Also, I am grateful for her practical wisdom in teaching, training, and educating her children.

I think she, like me, prayed for and eagerly awaited the day when her little ones became “like a tree planted by the water that sends out its roots by the stream. It does not fear when heat comes; its leaves are always green. It has no worries in a year of drought and never fails to bear fruit.” Jeremiah 17:8


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My grandmother tells me I’ve been known as the storyteller in our family since I was about four-years-old. A few years ago I began taking workshops and classes for my personal enjoyment at the Eric Carle Museum on a range of topics that consider the art of the story. This past Sunday I found myself entertaining even deeper thoughts on storytelling while attending a local performance of The Nutcracker ballet.   We had progressed to Act II where candies from around the world entertain the young heroine, Clara, by performing traditional dances from their countries.

Imagine if you will, the famous Russian dance known as the Trepak – which tells it’s own political story since it is more factually Central Ukrainian via Zaporozhian Cossacks – being performed as part of a larger story which is told both through performance dance and Tchaikovsky’s most famous composition.   Better yet, the ballet is based on an adaptation by Alexandre Dumas — yes, of Three Musketeers fame —  of E.T.A. Hoffman’s The Nutcracker and the Mouse King. Add to that the recollection of a conversation I’d had years earlier with a friend who believes Hoffman’s work is an allegory of the Book of Revelation – though I would argue the symbolism goes even further.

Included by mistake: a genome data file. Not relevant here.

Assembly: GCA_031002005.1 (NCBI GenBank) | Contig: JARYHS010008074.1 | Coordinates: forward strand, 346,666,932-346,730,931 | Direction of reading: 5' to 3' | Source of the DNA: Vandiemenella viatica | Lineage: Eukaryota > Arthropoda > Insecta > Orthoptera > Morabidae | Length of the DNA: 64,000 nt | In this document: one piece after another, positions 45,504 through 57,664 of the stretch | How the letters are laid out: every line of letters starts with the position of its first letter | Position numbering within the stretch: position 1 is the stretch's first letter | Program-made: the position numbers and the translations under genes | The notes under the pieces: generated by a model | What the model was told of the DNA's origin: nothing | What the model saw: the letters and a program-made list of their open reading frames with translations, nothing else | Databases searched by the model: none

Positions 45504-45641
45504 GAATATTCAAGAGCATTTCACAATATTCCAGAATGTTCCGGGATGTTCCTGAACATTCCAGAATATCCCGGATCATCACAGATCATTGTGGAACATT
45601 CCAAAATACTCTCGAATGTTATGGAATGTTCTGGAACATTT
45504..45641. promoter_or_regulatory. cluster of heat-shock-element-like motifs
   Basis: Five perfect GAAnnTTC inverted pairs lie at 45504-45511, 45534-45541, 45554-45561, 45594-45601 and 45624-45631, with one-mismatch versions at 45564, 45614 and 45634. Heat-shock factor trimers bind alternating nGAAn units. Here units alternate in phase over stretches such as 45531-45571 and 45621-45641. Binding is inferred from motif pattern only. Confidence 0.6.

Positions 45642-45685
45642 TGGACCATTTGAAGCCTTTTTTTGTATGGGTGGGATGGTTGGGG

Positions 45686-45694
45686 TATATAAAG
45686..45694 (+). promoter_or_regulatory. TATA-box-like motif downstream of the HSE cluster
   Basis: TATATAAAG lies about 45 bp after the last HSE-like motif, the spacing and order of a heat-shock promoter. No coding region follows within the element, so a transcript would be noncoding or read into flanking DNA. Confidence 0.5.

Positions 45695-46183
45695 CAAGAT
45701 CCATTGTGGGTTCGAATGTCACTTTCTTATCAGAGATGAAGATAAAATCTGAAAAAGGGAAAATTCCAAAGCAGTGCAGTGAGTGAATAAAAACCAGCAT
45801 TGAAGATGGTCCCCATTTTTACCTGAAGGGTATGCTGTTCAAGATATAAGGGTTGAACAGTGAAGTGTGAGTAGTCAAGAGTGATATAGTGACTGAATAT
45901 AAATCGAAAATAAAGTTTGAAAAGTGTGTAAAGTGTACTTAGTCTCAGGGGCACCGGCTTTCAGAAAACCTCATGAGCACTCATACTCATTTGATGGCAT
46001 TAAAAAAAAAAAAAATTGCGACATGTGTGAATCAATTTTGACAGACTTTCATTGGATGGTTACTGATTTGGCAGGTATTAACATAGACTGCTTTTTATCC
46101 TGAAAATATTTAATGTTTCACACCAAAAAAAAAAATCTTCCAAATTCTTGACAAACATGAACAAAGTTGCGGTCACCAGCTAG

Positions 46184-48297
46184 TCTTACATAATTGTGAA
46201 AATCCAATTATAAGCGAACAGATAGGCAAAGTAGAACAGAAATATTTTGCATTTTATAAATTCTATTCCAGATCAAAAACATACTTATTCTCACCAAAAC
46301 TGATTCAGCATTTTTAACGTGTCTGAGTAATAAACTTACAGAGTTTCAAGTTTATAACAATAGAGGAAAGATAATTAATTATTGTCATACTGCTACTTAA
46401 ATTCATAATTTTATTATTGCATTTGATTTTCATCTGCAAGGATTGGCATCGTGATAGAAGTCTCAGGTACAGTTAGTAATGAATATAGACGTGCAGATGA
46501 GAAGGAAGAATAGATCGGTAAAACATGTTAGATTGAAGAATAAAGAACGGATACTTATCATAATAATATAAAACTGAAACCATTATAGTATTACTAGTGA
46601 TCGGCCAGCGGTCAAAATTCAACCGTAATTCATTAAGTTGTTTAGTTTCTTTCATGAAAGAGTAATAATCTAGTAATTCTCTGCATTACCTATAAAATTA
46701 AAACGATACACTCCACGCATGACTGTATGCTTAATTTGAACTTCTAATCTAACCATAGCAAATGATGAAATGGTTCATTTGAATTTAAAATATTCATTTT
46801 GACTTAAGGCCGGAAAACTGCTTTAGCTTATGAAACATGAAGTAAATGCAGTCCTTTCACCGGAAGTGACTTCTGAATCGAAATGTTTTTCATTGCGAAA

Whew… can see why my head was spinning like a pirouette?

What is this fascination with stories?  I imagine you share the same fascination as an educating mother and lover of living books.   Two years ago I decided to really push myself and give oral storytelling a go.  I’ve now performed a handful of times, including at a Native-American Pow Wow and a Kabbalat Shabbat.    These experiences are positively scary but also exhilarating and, as the audience sits listening with wide-eyed attentiveness, I wonder if I’m being given a glimpse of what some of those story-tellers of old might have experienced.

Bible stories are my favorite to tell – heroic and romantic adventures that are even better because they are true.  The influence of story is evident, though in a subtler manner,  in the first chapter of Luke.   After Mary receives Elizabeth’s blessing which recognizes the deity of the child to be born to her, Mary exults in God and magnifies the Lord. Mary’s poetic praise is so full of quotations from the Old Testament, we can assume that as a child many were the occasions Mary also sat in wide-eyed attention as the stories of God’s merciful and faithful doings were told to her.